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Sustainability Activists Take Aim at Disposable Hotel Slippers

Sustainability Activists Take Aim at Disposable Hotel Slippers

In November, managers at the Arenas del Mar resort near Manuel Antonio National Park in Costa Rica, challenged employees to come up with ways to operate more sustainably. The maintenance crew suggested electric locks on guest room doors. The food and beverage department proposed making jams from fruit peels. And the housekeepers advised: Ditch the slippers.

“It didn’t make sense because you use them once and throw them out,” said Hans Pfister, the president and co-founder of Cayuga Collection, the hotel group that manages the resort, which took housekeeping’s advice. “It’s very wasteful.”

Like plastic straws and mini bottles of shampoo, disposable slippers — flimsy models usually made of plastic and fabric, and often found bedside at turndown or bagged in hotel closets — are the next single-use item in the cross hairs of sustainability activists.

“Anything single-use is problematic,” wrote Willy Legrand, a sustainable hospitality expert and a professor at the IU International University of Applied Sciences in Bad Honnef, Germany, in an email. He cited the large footprint of a small slipper once you factor in production, shipping and waste. Single-use slippers, he said, “feel out of place and out of touch.”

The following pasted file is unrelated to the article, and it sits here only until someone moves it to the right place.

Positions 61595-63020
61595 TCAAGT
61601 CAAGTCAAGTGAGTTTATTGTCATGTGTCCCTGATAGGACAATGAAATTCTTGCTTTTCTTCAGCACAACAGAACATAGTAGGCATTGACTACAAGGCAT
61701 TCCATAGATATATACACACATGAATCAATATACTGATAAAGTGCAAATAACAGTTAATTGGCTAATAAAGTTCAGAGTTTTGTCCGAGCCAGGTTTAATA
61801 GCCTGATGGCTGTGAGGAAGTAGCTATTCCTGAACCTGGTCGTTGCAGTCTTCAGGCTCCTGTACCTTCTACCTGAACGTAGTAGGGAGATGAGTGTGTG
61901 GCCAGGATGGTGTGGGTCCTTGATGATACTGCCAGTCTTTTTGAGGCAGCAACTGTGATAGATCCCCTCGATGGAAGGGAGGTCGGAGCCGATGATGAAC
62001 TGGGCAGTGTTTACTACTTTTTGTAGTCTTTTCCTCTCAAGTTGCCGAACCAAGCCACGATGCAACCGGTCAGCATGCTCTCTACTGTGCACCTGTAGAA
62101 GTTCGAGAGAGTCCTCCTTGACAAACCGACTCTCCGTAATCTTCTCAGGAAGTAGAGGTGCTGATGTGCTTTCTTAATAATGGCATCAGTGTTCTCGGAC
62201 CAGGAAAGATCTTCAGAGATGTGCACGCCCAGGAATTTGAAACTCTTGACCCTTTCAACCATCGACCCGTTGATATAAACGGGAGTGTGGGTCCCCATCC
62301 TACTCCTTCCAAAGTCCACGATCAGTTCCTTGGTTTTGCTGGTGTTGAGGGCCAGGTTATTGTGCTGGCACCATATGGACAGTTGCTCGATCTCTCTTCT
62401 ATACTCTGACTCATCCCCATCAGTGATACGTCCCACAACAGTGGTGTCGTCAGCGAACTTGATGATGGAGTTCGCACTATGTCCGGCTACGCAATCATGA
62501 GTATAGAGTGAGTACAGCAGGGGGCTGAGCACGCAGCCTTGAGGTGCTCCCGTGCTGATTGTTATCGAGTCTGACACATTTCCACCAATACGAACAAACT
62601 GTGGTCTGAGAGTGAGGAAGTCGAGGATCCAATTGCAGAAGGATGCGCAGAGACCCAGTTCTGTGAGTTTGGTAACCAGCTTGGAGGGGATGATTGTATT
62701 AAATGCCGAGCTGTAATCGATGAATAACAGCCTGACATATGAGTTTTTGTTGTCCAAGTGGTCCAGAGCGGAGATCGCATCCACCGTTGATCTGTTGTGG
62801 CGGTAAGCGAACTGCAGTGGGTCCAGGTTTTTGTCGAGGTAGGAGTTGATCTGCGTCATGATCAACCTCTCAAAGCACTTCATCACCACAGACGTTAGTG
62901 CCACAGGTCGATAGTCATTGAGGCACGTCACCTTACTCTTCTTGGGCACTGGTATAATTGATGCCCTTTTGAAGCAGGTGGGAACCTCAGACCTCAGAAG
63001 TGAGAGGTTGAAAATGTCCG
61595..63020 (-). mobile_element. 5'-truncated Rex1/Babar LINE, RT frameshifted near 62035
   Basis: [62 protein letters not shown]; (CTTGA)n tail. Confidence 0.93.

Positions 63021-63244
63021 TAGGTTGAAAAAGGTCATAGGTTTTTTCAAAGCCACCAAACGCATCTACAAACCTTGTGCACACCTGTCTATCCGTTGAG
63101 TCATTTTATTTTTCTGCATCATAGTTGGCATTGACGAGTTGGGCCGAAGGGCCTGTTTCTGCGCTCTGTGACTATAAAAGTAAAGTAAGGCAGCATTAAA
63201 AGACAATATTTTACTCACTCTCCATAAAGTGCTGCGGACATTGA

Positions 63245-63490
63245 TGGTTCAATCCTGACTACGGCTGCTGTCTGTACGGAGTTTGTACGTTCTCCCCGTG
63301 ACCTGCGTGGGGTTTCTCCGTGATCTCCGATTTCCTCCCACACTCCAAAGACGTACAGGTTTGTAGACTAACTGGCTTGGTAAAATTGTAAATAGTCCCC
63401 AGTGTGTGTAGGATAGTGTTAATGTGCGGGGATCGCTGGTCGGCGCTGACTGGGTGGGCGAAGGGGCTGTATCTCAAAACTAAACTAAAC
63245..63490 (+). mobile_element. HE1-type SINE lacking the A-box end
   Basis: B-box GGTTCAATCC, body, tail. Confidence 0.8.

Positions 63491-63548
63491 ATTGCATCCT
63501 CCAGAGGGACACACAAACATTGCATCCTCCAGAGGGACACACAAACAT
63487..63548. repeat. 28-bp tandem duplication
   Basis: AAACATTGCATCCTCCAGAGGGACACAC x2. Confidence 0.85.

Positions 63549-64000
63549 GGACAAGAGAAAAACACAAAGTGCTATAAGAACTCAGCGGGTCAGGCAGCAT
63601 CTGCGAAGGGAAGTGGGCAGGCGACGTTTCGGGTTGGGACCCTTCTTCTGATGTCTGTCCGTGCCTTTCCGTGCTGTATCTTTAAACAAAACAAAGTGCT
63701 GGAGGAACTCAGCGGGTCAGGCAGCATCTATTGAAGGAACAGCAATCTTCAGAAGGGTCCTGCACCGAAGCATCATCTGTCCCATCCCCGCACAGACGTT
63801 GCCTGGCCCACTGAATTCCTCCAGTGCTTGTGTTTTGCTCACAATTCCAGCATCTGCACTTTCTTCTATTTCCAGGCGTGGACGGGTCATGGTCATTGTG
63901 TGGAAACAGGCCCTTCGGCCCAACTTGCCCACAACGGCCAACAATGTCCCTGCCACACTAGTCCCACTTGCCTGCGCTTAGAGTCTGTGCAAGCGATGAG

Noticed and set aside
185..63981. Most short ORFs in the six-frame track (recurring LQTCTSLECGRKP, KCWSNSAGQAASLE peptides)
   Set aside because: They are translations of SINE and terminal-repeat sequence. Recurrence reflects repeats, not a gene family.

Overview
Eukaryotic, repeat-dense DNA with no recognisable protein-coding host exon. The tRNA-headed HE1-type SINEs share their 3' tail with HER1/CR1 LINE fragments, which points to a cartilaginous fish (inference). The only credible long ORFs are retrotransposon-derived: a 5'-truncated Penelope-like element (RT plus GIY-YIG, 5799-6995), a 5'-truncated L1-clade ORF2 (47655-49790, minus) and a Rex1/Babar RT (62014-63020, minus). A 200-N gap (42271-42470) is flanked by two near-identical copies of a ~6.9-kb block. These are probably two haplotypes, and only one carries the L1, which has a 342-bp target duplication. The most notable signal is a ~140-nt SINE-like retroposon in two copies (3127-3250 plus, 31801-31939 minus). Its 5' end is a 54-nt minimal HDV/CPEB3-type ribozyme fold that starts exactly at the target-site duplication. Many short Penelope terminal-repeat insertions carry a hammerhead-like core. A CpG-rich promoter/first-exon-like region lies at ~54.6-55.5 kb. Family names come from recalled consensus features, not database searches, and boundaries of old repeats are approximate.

Nina Boys, the vice president of sustainability for Beyond Green, a group of hotels vetted for their sustainability practices, called slippers “low-hanging fruit” in the fight against plastic.

While plastic straws can be easily replaced with paper versions and small shampoo bottles by larger dispensers, subbing for slippers is more complicated based not just on materials but cultural expectations and perceptions of luxury.

Providing slippers in hotels is rooted in the Asian tradition of removing your shoes indoors, said Diana Verde Nieto, a sustainability expert and the author of “Reimagining Luxury.”

“As hotels started to cater to international guests, particularly those from Asia, the provision of slippers became a way to accommodate and respect these cultural norms,” Ms. Verde Nieto wrote in an email. She added that the comfort and hygiene associated with slippers has become a universal luxury standard today.

Offering slippers also helps hotels earn status ratings from travel organizations like AAA or the European Union’s Hotelstars.

Some resorts have found it easier to address sustainability through food waste and community engagement than footwear. Winvian, the boutique resort with 18…

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